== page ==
Putting the Restroom Rumors to Rest

How Administration officials have drawn critique from the student body and community in regards to the privacy of bathrooms.

Restrooms+at+the+Lebanon+High+School+where+students+were+monitored+and+critique+from+the+community+sprung.

Braxton Myers

Restrooms at the Lebanon High School where students were monitored and critique from the community sprung.

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Braxton Myers
Restrooms at the Lebanon High School where students were monitored and critique from the community sprung.

Vaping has become an epidemic in our schools. With the rise of vaping, LHS has taken a ‘no-tolerance’ policy with vaping and regards it as a major issue. However, students have persisted in the one place that has limited administration oversight: the bathrooms. Restrooms are places that are least guarded by the administration and other teachers (for legal reasons) in cases of misconduct. To combat this, administration officials like Principal Kevin Lowery put events in place Tuesday that has drawn criticism from the community, as well as students.

The event included limiting the number of people in the bathroom at a time, to go as far as administration and teachers tallying the number of students coming in and out of the restroom. The number of students in the boys’ restroom was limited to 10 and the girls’ to 9.

James McCarthy, sophomore, wrote on Twitter that the situation was a “…huge invasion of privacy”.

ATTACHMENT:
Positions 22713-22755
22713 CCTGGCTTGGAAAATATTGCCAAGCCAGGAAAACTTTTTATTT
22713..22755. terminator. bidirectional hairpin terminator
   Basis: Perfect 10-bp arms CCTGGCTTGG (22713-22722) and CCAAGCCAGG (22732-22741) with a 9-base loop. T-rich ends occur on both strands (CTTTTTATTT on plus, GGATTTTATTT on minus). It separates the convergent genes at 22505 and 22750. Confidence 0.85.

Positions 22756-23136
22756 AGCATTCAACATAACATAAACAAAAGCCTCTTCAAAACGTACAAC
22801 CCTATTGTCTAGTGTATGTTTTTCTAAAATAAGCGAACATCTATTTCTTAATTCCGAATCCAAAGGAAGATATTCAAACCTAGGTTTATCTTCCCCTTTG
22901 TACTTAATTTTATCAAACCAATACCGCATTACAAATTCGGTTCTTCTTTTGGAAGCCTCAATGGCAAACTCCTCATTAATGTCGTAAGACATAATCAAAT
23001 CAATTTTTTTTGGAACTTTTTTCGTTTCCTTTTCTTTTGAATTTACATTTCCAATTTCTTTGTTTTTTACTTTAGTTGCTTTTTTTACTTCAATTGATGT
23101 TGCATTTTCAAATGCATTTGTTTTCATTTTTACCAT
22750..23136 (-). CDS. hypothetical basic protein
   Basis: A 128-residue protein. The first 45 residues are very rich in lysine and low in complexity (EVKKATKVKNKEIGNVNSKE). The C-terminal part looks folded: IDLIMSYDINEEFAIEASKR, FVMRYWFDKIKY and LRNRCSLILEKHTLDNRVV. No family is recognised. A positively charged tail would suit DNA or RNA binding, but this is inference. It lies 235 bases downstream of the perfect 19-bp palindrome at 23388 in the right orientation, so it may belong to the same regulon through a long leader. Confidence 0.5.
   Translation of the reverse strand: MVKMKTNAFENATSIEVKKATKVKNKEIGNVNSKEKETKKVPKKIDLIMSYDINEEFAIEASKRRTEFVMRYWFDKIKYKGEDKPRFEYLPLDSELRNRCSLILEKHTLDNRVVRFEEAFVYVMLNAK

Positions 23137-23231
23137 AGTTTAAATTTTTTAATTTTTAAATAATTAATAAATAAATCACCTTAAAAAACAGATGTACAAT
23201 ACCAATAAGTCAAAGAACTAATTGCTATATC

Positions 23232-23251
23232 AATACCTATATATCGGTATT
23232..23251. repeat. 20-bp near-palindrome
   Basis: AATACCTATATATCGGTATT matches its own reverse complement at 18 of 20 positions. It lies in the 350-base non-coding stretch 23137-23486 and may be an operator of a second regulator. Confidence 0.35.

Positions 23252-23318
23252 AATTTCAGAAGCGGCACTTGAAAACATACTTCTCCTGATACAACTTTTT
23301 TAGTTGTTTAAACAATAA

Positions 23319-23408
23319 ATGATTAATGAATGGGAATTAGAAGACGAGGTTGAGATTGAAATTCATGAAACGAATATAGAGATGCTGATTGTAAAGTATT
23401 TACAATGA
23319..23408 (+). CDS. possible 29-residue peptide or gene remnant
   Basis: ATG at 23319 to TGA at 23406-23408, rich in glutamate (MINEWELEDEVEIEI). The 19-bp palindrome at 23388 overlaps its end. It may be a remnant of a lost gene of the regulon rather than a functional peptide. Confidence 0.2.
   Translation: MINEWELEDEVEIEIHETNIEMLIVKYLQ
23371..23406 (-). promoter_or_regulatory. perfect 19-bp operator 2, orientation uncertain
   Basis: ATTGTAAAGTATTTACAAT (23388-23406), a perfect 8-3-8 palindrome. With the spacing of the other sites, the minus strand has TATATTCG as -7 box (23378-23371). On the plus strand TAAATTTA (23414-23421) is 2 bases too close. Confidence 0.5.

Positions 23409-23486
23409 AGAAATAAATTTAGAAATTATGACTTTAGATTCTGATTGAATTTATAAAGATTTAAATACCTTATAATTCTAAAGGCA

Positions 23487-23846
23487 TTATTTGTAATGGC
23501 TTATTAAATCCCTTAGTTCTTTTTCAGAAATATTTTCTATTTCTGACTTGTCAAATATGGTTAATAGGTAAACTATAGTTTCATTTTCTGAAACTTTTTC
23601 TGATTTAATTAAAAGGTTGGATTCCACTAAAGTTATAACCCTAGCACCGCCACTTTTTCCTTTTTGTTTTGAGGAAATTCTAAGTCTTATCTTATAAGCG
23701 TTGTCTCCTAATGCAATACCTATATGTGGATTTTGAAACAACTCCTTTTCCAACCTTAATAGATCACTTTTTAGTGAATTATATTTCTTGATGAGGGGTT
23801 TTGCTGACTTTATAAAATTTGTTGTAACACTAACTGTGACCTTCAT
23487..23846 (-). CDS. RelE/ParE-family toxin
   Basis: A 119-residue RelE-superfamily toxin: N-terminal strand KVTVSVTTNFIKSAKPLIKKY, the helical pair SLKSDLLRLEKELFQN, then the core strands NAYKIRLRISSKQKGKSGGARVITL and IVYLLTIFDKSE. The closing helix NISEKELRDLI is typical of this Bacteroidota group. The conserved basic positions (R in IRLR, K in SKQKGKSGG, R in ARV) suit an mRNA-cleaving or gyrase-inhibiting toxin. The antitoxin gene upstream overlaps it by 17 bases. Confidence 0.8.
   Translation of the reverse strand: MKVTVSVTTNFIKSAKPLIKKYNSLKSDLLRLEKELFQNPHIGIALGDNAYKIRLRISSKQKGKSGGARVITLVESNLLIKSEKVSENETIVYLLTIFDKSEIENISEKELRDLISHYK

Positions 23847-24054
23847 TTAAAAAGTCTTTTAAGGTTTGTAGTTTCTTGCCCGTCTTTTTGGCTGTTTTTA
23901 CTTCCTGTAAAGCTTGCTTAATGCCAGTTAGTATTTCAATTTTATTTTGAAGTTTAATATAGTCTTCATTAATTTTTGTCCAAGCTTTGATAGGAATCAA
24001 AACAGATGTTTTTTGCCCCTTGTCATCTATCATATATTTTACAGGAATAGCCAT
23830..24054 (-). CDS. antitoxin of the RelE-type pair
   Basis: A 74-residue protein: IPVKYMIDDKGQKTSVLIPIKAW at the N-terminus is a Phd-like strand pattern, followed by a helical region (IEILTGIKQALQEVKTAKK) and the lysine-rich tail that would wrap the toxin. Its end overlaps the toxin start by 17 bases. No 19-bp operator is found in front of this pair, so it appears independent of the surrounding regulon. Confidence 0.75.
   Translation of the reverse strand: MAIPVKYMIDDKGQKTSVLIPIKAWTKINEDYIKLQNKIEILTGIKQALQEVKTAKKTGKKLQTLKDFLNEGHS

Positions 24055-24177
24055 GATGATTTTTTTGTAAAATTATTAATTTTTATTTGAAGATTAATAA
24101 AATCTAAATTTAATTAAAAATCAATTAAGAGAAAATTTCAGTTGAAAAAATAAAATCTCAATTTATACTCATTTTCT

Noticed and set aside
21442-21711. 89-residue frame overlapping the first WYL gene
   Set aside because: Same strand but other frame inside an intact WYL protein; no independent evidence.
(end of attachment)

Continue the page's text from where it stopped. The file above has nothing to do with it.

While some students say that the event is extreme, others say that there are better policies that need to be in effect.

“Not every single kid using the restroom is going to vape. It is getting annoying. Something they can do is have a teacher stand in each bathroom in between classes. If they did that not every kid who vapes would have a chance to vape. Also, they should do random searches just like they do random drug tests except do searches more often,” said junior Joshua Tamayo.

In response to criticism ranging from privacy issues to limit the ability to go to the restroom, officials attend concerns.

“That was a one-day event, we just wanted to see what would happen if we had a visible presence and it was more regulated based on the number of stalls we had in each bathroom. It doesn’t matter if there were 50 people in the bathroom, the fact is, there only 7 urinals, in the boy’s restroom, and 3 stalls. What we were trying to do, was trying to give people who really needed to go an opportunity to go in privacy,” said Principal Kevin Lowery.

Administration officials do not plan on using the policy as a regular practice as of right now.